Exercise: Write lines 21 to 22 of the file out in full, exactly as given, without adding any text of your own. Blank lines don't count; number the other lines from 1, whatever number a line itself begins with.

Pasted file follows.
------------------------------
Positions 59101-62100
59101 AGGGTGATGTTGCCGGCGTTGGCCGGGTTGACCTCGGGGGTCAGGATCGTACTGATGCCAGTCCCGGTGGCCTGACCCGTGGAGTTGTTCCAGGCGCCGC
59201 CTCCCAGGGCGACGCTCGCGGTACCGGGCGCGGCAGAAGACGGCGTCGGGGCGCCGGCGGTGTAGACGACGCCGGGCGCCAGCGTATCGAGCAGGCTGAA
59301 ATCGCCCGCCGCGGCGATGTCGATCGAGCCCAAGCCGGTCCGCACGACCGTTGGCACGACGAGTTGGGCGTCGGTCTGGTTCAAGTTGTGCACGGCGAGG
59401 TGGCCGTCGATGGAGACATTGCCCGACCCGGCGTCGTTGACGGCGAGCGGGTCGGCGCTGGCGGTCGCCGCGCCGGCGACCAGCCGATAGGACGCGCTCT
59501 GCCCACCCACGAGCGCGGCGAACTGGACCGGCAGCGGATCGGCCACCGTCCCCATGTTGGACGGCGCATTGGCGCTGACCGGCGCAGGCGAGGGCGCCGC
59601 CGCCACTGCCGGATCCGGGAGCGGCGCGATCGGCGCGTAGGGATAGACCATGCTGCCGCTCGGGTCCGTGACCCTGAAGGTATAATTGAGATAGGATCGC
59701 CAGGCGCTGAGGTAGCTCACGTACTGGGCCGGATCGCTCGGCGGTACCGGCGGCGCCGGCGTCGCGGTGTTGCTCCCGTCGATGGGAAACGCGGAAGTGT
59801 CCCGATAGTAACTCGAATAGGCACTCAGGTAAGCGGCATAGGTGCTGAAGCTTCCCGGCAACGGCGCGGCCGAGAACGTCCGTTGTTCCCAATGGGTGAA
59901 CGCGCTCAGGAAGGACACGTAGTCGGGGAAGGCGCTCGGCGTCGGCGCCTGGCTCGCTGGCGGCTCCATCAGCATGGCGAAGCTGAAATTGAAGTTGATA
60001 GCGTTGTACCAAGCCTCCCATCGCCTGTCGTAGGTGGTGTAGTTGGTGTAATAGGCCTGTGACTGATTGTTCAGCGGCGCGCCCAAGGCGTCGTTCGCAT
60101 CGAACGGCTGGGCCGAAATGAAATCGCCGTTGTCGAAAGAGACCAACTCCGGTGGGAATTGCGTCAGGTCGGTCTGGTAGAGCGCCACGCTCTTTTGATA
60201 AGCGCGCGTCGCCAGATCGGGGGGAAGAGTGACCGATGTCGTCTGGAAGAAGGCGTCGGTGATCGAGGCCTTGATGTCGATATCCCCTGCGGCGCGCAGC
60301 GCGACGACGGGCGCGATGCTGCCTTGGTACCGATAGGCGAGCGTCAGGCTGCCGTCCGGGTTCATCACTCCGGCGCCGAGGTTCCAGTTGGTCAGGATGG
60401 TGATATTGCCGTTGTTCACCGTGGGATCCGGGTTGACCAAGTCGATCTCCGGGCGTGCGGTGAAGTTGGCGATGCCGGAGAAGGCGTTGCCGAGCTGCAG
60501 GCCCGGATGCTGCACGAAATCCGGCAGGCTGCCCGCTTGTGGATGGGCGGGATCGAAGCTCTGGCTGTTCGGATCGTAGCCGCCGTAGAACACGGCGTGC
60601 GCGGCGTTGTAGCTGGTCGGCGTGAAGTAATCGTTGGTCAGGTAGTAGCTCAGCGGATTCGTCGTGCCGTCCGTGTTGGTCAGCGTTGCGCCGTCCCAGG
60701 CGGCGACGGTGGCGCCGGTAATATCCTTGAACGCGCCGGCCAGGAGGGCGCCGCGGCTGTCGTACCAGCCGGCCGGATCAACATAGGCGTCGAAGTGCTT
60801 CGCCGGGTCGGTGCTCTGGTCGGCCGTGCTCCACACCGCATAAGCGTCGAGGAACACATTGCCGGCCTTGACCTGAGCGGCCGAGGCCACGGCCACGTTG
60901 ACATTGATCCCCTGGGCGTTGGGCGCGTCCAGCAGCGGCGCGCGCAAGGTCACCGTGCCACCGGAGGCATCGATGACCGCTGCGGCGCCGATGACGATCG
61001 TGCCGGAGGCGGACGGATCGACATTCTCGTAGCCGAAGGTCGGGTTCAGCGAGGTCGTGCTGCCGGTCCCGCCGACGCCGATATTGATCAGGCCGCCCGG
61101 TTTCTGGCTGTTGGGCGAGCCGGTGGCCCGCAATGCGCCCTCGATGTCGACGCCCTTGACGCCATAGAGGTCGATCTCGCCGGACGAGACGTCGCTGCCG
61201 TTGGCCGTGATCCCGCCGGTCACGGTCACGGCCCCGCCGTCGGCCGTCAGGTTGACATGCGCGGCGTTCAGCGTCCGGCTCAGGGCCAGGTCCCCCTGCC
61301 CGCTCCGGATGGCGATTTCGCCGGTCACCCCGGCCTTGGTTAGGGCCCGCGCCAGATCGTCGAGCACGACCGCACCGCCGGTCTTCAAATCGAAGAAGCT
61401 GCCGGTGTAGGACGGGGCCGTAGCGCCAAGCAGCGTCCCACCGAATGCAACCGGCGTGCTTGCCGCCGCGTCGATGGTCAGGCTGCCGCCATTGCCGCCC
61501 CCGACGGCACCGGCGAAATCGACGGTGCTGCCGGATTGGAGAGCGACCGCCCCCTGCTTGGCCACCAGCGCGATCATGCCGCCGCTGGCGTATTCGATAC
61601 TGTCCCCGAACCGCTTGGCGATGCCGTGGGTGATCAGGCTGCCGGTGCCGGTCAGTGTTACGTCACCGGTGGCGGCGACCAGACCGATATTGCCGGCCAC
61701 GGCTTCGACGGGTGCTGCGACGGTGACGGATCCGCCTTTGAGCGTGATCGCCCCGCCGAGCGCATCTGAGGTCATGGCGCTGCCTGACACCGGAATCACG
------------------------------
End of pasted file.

61001 TGCCGGAGGCGGACGGATCGACATTCTCGTAGCCGAAGGTCGGGTTCAGCGAGGTCGTGCTGCCGGTCCCGCCGACGCCGATATTGATCAGGCCGCCCGG
61101 TTTCTGGCTGTTGGGCGAGCCGGTGGCCCGCAATGCGCCCTCGATGTCGACGCCCTTGACGCCATAGAGGTCGATCTCGCCGGACGAGACGTCGCTGCCG